I often feel like I’m galloping through life at full speed, and pulling on the reins as hard as I can, to slow down, to really feel my life, to see it and enjoy it in a palpable way. But time has that sand-going-through-your-fingers quality, and for some reason, that sensation seems exacerbated when you have children. How can Pablo be almost 2 already?
So I’m searching. I’m searching for the secret to living life in the slow lane.
My jasmine brought this to mind. We are blessed with a large wall of jasmine, and its scent pervades our backyard for a couple of months a year. I mentioned it a couple of times recently… I can see it through my window from my desk, where I spend a lot of time. I look at it, like an anchor. I watched it dormant this winter. I smiled when I noticed the pink buds multiplying a few weeks ago. Then the first couple of white flowers came out last week. And today, it’s in full bloom. I just wish it would stop there, stay there.
At night, I stick my nose out my window just to smell it a few more seconds. I just want to be with it.
I know the art of slow living has to do with being in the moment, but ironically, the times we are in the moment, are the ones that go by the fastest. And yet that are the most worthwhile. So you see my conundrum.
Or is it about being content? When we are content, life slows down a bit. When we remember it’s not going to last and start wanting more, it accelerates again. Life has sometimes felt jerky that way.
So between deadlines and to-do lists, I struggle to find ways to take my time. To reclaim it. It’s hard. This blog has been a great opportunity to do that: in order to write the posts I want to write, I have to take my time, slow down. To cook the recipes, to photograph them, to write my thoughts here.
And I suppose that, as always, it’s the little things that help the most. Looking for slower moments every day. Opportunities for slowness. Moments of awareness, of enjoyment, or even of sadness or worry. Just being with it. Moments when we do not think of what comes next, but focus on the here and now. Like dancing with Pablo. Gardening (or trying to…). Cooking. And meals.
Meals are such moments for us. That’s why I cherish them so much. Far from wanting to get dinner over with, we consciously try to slow it down, trying to be mindful while we eat (I remind Pablo – and myself – to eat slowly several times a meal. It’s not about what we’re eating next, but about what we’re eating now.)
And these things have helped me pull on the reins of time a bit. But it does fly…
I think of my jasmine again. In January, I trusted the rain was feeding its roots to make it grow and bloom when it would be ready (with a hint of impatience). In March, I am enjoying it in all its glory, I take seconds every day to smell it and marvel at it (with a hint of helplessness, at how fast it will fade away). In August, I will accept it has gone through its cycle, and will be grateful for the joy it gave me (with a hint of sadness).
Trust that things will happen as they need to, enjoy the worthwhile moments as best you can, accept the fluctuating and cyclical nature of life. In short, go with the flow. All a work in (slow) progress here.
In the meantime, we shall have our meal outside tonight. Just for the smell of jasmine in the spring.
I have been enjoying thoroughly cooking from Small Plates & Sweet Treats by Aran Goyoaga (I talked about her inspiring blog when I shared her leek flan recipe a while ago). This lamb meatballs recipe has become one of our family favorites, and is especially appropriate with the spring season (I usually cook leg of lamb for Easter). We love lamb meat and have it on a regular basis (I started giving it to Pablo around 7 months). It is so flavorful, and this easy preparation really brings out the best of its flavor.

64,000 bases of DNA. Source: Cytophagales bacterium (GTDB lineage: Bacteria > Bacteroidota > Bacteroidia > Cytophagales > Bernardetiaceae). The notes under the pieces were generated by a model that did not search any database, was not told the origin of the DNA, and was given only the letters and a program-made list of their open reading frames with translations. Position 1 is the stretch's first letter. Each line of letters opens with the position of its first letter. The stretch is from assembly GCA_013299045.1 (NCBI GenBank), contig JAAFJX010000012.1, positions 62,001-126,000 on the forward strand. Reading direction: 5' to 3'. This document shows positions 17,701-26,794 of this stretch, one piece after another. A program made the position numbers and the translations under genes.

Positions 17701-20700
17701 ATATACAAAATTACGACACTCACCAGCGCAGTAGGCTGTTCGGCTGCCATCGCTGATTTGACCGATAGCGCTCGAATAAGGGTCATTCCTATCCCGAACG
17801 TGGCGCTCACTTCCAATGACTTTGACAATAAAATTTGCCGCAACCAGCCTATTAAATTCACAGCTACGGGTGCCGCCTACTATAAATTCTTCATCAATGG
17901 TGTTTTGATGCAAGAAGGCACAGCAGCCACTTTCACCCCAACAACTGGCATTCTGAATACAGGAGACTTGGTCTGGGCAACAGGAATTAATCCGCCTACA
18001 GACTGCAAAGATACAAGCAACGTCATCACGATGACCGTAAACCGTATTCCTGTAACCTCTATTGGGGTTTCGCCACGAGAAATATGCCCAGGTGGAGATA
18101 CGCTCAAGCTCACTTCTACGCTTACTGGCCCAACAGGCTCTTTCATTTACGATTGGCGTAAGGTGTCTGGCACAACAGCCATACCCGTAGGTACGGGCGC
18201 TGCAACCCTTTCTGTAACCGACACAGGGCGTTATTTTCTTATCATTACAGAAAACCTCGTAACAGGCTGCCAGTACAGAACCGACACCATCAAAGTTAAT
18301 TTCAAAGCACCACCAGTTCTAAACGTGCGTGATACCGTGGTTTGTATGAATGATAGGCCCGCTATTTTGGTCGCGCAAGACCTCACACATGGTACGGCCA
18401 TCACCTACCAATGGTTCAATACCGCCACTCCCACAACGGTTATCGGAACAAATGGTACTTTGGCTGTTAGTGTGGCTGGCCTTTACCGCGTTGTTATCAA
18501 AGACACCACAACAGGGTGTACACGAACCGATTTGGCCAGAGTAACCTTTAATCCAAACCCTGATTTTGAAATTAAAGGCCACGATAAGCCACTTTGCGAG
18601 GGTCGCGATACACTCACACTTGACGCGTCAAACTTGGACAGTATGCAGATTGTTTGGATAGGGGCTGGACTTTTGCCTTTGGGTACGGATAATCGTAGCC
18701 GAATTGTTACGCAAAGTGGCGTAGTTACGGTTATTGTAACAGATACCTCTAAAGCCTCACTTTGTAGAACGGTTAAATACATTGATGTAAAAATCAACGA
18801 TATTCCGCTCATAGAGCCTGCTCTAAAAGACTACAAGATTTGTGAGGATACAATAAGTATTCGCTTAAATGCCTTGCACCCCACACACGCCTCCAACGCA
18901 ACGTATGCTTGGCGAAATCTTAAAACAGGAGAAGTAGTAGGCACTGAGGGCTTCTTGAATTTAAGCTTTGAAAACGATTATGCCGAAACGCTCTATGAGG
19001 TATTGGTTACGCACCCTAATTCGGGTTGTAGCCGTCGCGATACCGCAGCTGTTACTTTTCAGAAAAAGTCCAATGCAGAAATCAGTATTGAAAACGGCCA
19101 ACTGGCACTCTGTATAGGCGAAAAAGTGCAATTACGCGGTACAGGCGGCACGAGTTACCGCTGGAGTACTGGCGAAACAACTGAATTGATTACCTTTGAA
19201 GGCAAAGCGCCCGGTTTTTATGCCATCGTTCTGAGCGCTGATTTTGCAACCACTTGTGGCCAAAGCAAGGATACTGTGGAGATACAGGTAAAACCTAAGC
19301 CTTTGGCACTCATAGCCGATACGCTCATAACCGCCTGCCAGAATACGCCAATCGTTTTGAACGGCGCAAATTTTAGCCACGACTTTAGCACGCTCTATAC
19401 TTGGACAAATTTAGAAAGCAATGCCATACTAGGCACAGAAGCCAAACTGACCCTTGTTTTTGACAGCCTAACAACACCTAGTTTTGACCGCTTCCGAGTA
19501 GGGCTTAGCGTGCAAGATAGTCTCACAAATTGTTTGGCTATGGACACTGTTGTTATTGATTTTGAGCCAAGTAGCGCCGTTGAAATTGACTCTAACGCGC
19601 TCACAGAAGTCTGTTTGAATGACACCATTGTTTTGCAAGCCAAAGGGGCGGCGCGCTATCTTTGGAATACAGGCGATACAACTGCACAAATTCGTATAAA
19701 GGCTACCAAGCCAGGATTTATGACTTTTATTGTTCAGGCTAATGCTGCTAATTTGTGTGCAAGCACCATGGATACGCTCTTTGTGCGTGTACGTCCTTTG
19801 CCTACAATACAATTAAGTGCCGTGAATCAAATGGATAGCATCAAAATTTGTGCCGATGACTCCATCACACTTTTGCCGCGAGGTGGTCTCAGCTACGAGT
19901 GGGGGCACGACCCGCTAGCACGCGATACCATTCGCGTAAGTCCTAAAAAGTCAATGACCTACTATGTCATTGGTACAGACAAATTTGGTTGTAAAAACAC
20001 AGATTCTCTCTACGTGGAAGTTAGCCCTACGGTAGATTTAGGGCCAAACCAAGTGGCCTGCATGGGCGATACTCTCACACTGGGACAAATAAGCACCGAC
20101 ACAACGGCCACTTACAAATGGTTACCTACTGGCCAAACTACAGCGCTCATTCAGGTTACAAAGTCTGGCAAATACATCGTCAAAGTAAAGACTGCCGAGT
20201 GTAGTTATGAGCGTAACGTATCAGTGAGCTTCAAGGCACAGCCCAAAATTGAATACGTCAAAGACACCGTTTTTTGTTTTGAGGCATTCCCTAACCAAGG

Herbed lamb meatballs in coconut milk, with quinoa
Very lightly adapted from Small Plates & Sweet Treats by Aran Goyoaga
Prep time: 20 mn
Cook time: 20 mn
Age for babies: I would offer this between 10-12 mo because of the egg.
1 lb ground lamb
2 slices of bread, crust removed, crumbled (I used a ancient grain spelt bread)
1 clove of garlic
1/2 bunch of Italian parsley
10 sprigs fresh mint
4 sprigs fresh oregano
1 tsp salt
1/2 tsp paprika
1/4 tsp black pepper
1 1/2 cups unsweetened coconut milk
1/2 cup sheep’s milk yogurt (or whole milk cow if you can’t find sheep)
Juice of 1/2 lemon
For the quinoa:
1 cup of quinoa
2 cups of vegetable broth (or water)
Leftover coconut milk (*I usually use cans of coconut milk, and using 1 1/2 cup above, there’s a bit leftover, which I add in to cook the quinoa)
Peel the garlic, pick the leaves of the mint and oregano off the stems. Place the garlic clove, oregano, mint and parsley in a small food processor to mince them very finely. (Alternatively, you can mince everything by hand).
Beat the egg lightly with a fork.
In a medium bowl, combine lamb, crumbled bread, minced garlic & herbs, egg, 1/2 tsp salt, paprika and black pepper.
With your hands, mix just enough to combine. Form the meatballs and set aside on a plate.
In a large shallow pan, bring the coconut milk and 1/2 tsp of salt to a low simmer. Add the meatballs (they will not be submerged in the liquid). Reduce heat to low, cover and simmer for 20 minutes.
Make the quinoa: in a fine strainer, rinse the quinoa until the water runs clear, drain well. Combine the quinoa and broth (and little bit of coconut milk if using) in a medium pan, bring to a boil. Reduce heat, cover and simmer until translucent and you can see the germ spiraling out of the grains, about 15 minutes.
Remove the meatballs from the pan. Stir the yogurt and lemon into the sauce.
Serve the quinoa in bowls. Add the meatballs. Drizzle some of the coconut/yogurt sauce on top.